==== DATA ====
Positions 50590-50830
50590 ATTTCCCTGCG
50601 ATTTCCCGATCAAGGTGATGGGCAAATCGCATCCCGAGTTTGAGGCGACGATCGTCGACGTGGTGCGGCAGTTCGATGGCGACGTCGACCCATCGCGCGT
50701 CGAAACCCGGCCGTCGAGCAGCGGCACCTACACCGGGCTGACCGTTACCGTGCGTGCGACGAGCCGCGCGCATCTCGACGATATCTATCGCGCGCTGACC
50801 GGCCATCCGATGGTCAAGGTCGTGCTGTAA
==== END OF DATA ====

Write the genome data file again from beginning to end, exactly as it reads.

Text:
Positions 50590-50830
50590 ATTTCCCTGCG
50601 ATTTCCCGATCAAGGTGATGGGCAAATCGCATCCCGAGTTTGAGGCGACGATCGTCGACGTGGTGCGGCAGTTCGATGGCGACGTCGACCCATCGCGCGT
50701 CGAAACCCGGCCGTCGAGCAGCGGCACCTACACCGGGCTGACCGTTACCGTGCGTGCGACGAGCCGCGCGCATCTCGACGATATCTATCGCGCGCTGACC
50801 GGCCATCCGATGGTCAAGGTCGTGCTGTAA